Skeletal fluorosis

Skeletal fluorosis
Chronic Poisoning
Fluorosis; Osteofluorosis; Osteosclerosis
An occupational sentinel health event; cryolite workers (grinding room) and cryolite refining workers are at increased risk; [Mullan]; Cryolite (Na3AlF6) is a natural fluoride mined in Greenland, or it can be manufactured from fluorspar. A major use of cryolite is in the electrolytic reduction of alumina to produce aluminum. [Hawley] Skeletal fluorosis was first recognized in 1931 among workers processing cryolite. Patients may develop bony exostoses, calcified ligaments, kyphosis, and spinal stenosis. Crippling skeletal fluorosis has been reported in workers with fluoride exposures of 20-80 mg/day for 10-20 years. No skeletal changes were found in workers exposed to <8 mg/day for as long as 14 years. No adverse effects result from the 1-2 mg/day dose given in water fluoridation programs to prevent dental caries. The dental enamel becomes mottled at a dose of 2-4 mg/day. Increased fluoride in drinking water has been measured in regions of India, China, Africa, and South America. Environmental fluorosis has been detected in China caused by high-fluoride coal burned indoors. [Rosenstock, p. 543-5] Dental fluorosis has been reported after chronic exposures from drinking fluoride-contaminated water and mining fluorspar and cryolite ores. Recent evidence suggests that fluorosis may be reversible. [Rom, p. 1087] High, cumulative exposure to fluoride can cause both dental fluorosis (mainly children and adolescents) and skeletal fluorosis. [ACGIH BEI]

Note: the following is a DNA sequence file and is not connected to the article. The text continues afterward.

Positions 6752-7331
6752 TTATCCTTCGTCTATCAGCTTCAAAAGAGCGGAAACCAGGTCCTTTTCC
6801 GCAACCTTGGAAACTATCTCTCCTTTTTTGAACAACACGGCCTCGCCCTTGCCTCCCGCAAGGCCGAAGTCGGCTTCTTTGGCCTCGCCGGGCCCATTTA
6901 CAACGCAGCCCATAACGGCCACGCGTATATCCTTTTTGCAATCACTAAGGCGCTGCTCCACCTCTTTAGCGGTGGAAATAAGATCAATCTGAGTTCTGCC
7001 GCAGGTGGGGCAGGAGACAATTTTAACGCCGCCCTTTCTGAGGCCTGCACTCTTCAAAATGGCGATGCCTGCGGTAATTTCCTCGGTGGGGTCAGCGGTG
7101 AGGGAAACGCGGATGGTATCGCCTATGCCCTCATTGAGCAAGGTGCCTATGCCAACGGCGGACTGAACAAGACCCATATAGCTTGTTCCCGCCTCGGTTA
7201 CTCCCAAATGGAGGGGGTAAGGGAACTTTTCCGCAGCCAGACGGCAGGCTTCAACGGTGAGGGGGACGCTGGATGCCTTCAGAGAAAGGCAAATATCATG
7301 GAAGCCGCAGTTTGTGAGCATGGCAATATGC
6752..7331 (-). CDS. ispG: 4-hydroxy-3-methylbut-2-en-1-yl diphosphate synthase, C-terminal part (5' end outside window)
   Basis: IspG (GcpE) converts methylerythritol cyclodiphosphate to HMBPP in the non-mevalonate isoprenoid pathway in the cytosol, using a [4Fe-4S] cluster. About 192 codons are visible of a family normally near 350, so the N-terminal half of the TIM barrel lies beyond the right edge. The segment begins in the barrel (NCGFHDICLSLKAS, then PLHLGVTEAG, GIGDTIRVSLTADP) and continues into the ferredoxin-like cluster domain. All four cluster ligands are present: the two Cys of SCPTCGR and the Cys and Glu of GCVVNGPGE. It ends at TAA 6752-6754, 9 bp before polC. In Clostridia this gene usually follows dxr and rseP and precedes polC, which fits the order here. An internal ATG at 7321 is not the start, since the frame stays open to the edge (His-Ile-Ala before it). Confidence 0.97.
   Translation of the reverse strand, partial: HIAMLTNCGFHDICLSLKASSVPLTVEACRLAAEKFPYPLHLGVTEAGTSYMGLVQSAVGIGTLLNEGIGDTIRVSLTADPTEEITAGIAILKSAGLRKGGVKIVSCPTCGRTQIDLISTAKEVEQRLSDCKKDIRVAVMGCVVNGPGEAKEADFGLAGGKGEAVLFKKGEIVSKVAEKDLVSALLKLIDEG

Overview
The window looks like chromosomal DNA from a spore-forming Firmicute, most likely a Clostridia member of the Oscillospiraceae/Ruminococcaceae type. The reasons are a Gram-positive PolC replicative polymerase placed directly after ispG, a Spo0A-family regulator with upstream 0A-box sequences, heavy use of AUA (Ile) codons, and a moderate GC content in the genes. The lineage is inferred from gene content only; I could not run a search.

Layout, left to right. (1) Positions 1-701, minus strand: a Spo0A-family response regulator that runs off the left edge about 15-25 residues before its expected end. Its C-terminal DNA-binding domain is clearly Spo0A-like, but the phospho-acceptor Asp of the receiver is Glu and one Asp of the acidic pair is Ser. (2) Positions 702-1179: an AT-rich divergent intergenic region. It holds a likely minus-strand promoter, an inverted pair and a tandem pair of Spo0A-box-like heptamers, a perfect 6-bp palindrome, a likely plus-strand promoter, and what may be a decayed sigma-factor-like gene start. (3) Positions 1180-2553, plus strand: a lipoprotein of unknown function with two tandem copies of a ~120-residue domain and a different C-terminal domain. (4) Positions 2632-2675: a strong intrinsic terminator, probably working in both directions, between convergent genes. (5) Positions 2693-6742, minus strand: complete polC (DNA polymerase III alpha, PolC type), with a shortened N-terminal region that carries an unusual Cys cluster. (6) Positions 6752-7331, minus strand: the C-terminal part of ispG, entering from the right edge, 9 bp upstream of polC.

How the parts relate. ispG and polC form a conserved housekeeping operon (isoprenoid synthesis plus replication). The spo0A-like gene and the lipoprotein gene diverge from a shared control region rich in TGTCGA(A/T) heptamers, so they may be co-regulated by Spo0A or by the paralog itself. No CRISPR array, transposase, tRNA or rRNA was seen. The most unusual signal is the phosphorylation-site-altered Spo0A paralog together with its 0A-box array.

Months to years
Based on history of exposure and x-rays (increased bone density, osteosclerosis, osteoporosis, and deformities);: [ACGIH BEI]
ICD-9 Code
ICD-10 Code

Symptoms/Findings, Job Tasks, and Agents Linked to This Disease


Symptoms/Findings associated with this disease:


Hazardous agents that cause the occupational disease: